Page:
Buffalo, N.Y. (WBEN) - When Bishop Edward Scharfenberger was introduced to the Buffalo catholic community as the newly appointed apostolic administrator for the Diocese of Buffalo, he said he wanted to meet with survivors of priest abuse. That didn't take long as survivor Michael Whalen took to the stage at the Movement to Restore Trust symposium Saturday and offered an honest assessment of the crisis, from a survivor's perspective.
As Whalen, who was seated next to Scharfenberger, walked across the stage inside the Montante Cultural Center at Canisius College, Bishop Scherfenberger was in the front row and stood to recognize Whalen as the crowd of 175 in attendance looked on.
Whalen became real honest real fast as he began to characterize his and other survivors' frustrations over the status quo in the diocese. The exit of Bishop Richard Malone was a monumental and symbolic step in Whalen's opinion, but there are others who need to go, he says. "How can the diocese heal if you still have the old guard in there doing the old playbook", said Whalen as he challenged the new leadership of the diocese to get rid of Auxiliary Bishop Michael Grosz and legal counsel Terrence Connors.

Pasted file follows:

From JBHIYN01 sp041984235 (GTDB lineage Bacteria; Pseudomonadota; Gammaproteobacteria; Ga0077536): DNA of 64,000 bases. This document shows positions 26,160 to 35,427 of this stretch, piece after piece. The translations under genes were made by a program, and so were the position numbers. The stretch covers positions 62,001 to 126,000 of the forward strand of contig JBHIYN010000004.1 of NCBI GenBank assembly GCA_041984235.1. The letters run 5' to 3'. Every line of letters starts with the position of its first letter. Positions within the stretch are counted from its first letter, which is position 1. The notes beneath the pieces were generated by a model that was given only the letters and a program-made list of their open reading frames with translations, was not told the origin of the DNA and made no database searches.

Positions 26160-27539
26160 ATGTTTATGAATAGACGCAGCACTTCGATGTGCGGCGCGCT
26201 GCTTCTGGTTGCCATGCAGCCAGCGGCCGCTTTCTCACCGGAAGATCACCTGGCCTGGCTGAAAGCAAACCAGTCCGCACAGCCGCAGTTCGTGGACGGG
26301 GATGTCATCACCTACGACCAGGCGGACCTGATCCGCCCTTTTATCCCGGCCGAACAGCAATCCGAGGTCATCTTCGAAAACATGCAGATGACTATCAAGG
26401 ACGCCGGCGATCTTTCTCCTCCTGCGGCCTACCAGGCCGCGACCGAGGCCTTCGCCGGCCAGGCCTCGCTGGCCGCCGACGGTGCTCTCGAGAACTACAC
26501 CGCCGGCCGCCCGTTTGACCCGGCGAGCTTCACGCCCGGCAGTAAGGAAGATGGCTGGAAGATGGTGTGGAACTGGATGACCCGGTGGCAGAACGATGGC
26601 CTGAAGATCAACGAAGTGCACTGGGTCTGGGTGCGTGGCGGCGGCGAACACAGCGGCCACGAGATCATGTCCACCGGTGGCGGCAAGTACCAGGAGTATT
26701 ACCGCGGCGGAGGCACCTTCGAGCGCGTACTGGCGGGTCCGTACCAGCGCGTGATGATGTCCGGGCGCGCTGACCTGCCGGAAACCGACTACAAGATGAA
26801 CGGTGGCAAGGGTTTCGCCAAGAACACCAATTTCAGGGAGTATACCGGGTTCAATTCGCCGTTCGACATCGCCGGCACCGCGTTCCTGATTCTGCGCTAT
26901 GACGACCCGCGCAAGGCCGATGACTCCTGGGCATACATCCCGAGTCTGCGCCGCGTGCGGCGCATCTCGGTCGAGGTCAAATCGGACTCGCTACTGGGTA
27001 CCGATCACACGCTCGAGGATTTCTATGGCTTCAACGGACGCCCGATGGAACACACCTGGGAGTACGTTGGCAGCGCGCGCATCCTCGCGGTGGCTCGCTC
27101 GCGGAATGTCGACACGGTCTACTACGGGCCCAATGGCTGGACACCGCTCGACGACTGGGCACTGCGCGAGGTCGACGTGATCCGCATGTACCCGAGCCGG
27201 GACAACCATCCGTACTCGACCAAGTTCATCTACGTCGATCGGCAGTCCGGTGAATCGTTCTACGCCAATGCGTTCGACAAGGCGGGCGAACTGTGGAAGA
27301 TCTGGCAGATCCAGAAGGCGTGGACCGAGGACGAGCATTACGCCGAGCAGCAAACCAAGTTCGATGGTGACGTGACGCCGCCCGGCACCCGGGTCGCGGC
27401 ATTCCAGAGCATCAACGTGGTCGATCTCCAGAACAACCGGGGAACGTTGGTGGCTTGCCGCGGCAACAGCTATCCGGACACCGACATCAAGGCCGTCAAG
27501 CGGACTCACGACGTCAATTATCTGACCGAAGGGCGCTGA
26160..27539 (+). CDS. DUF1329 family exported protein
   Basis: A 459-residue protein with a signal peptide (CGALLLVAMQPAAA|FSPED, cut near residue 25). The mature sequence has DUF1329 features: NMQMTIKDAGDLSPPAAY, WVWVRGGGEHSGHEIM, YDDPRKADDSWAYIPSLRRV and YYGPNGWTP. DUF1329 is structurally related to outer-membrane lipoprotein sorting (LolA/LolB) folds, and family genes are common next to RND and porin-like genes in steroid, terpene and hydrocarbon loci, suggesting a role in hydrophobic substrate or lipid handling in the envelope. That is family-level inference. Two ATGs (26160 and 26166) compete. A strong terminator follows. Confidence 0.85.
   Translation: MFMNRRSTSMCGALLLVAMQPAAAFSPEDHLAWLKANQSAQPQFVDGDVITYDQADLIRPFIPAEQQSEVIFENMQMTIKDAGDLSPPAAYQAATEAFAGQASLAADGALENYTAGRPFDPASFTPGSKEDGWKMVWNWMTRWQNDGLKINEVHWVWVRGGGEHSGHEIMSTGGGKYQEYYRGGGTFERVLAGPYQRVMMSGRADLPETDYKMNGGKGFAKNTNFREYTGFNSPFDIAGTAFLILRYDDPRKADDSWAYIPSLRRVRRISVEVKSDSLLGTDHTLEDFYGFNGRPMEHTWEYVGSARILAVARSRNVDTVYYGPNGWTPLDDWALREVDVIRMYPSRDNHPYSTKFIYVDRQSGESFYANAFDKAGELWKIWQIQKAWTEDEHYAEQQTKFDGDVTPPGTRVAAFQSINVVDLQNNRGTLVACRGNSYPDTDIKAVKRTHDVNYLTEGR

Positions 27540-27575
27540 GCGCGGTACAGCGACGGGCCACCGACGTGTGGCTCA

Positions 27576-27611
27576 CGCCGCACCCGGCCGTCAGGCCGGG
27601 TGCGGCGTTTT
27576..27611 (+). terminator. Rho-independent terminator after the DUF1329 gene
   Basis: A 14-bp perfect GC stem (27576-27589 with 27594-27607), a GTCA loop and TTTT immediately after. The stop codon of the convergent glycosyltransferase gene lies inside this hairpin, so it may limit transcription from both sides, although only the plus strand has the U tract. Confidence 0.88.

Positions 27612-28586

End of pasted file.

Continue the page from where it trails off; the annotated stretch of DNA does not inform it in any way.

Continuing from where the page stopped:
Following the session, Bishop Scharfenberger told WBEN he would make tough decisions, possibly on leadership positions, but only after advisement from others and not on any particular timeline.
Whalen is hopeful that the leadership of Scharfenberger will help navigate the way toward healing within the diocese and Catholic community in Buffalo and Western New York. "The man truly is sincere", said Whalen of Scharfenberger. Whalen said he spoke at length with the Bishop and added that Scharfenberger offered him a promise, saying, "We will do this together and we will change this".
"I never lost my faith", said Michael Whalen. That faith will continue to be tested as Bishop Scharfenberger takes some time to determine the next steps he'll take to guide the diocese and catholic community toward healing.